Published: Tue, September 15, 2020
Economy | By

Suga to reappoint Aso as Japan's finance minister

Suga to reappoint Aso as Japan's finance minister

Now, Yoshihide Suga, chief cabinet secretary and top government spokesman, appears on track to step into the prime minister's shoes after winning a decisive victory in the vote to lead the ruling LDP party.

The election was triggered by Abe's sudden announcement in late August that he would resign for health reasons.

Suga's political fortunes have been closely tied to Abe since he won a lower house seat in 1996, and many cite him as the main influence in Abe's decision to run for prime minister a second time following a first period in office that ended disastrously after just a year.

While there is speculation that he may form a caretaker Cabinet that mainly keeps key members from the Abe government, Suga said he might as well pick reform-minded people willing to carry out his policies.

His career in politics began in 1987, when he reportedly wore out half a dozen pairs of shoes while canvassing, successfully, for a seat on the Yokohama city assembly, where he became known as the "shadow mayor".

Disciplined, focused, pragmatic - and masterfully skilled at bureaucratic wrangling - Mr Suga, 71, is well established in Japan as a powerful policy coordinator, advisor and all-round right-hand man of the outgoing prime minister Shinzo Abe.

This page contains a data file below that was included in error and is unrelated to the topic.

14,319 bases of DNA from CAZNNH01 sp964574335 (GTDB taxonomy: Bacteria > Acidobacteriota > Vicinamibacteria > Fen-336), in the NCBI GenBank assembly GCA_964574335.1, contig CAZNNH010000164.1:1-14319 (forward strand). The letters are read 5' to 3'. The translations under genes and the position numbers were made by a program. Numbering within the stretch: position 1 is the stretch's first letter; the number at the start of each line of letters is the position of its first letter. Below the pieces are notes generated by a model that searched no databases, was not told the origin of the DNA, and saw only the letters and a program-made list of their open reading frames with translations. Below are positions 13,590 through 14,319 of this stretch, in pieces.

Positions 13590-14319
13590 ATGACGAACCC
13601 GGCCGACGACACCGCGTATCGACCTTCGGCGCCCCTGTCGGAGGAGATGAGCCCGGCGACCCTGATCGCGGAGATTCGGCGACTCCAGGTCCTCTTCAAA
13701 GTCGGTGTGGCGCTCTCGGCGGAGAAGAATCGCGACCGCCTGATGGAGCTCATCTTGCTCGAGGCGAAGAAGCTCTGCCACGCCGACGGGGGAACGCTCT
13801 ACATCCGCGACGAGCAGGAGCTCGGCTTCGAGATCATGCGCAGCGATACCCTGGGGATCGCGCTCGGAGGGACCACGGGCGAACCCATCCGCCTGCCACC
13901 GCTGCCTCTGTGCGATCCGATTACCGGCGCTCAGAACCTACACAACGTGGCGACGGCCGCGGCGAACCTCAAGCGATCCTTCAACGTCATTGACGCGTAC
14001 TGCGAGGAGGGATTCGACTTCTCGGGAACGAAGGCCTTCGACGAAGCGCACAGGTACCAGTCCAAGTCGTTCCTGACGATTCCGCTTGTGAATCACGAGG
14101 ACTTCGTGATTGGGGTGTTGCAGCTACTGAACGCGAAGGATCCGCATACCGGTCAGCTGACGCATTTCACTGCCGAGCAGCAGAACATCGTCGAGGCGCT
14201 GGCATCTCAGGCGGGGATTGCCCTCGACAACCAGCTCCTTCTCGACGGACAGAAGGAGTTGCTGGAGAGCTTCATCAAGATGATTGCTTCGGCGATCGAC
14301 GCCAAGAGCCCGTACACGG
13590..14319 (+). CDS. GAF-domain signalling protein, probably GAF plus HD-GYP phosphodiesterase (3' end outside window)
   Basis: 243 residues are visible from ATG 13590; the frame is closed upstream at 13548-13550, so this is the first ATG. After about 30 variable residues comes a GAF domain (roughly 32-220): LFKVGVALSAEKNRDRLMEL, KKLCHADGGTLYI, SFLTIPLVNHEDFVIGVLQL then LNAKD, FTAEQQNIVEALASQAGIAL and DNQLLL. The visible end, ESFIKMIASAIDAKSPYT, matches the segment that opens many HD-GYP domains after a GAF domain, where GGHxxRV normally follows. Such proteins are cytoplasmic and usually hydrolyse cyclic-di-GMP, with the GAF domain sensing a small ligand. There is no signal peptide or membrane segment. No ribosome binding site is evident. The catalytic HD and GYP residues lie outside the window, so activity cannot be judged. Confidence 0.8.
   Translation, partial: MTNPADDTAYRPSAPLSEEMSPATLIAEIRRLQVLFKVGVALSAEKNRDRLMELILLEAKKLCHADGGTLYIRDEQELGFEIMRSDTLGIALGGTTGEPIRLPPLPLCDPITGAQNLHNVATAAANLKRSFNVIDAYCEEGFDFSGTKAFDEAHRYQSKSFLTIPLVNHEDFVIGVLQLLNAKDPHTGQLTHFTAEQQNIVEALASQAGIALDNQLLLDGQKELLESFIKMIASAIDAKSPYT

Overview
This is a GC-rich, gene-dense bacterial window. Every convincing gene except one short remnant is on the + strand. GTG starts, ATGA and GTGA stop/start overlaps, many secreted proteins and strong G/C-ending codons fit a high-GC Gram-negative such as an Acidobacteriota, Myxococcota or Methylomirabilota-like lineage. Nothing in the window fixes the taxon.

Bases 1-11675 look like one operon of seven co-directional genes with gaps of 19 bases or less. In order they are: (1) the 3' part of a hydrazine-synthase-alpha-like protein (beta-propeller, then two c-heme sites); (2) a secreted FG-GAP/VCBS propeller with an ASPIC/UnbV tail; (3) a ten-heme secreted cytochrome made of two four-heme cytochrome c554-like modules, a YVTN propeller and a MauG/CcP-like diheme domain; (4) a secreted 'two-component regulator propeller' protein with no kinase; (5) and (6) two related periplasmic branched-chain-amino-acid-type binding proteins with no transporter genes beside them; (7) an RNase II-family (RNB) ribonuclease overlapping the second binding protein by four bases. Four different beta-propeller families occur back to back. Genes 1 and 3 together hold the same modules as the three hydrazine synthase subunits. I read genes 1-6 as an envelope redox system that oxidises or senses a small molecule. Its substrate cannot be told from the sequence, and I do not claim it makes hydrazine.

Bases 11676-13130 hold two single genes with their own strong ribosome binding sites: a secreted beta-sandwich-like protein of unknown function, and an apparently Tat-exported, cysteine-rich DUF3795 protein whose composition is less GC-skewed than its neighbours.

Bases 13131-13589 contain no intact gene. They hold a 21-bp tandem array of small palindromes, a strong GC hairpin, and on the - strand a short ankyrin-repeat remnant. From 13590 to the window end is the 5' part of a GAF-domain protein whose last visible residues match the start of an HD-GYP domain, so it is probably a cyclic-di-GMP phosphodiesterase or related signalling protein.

© Provided by The Guardian Young women take selfies as a large screen broadcasts Yoshihide Suga unveiling "Reiwa" as the new era name in Tokyo, Japan, April 2019.

Land minister Kazuyoshi Akaba, who belongs to the LDP's junior coalition partner Komeito, and Olympics and Paralympics minister Seiko Hashimoto will also be retained in the new cabinet, the sources said. Some bureaucrats who have opposed his policies have reportedly been removed from projects or transferred elsewhere.

Suga has earned a reputation for wielding his power to control Japan's sprawling and powerful bureaucracy and help push through government policies. He has credited himself for those efforts in achieving a booming foreign tourism industry in Japan, lowering cellphone bills and bolstering agricultural exports.

Suga appointed Seiko Noda and Tamayo Marukawa, two female lawmakers, as the party's executive acting secretary general and head of its Public Relations Headquarters, respectively.

Despite speculation that Suga may be a caretaker for the remainder of Abe's scheduled term, which was to end in September 2021, he may actually last longer, according to analysts.

On foreign policy, Suga will continue to prioritise Japan's security ties with the United States in the face of an assertive China and nuclear-armed North Korea, although he admitted on Sunday that he lacked the "diplomatic skills" that helped Abe forge a close personal relationship with Donald Trump.

In addition to the coronavirus and the economic fallout, Suga stands to inherit several other challenges, including China, which continues its assertive actions in the East China Sea. And he will have to establish a good relationship with whoever wins the US presidential race.

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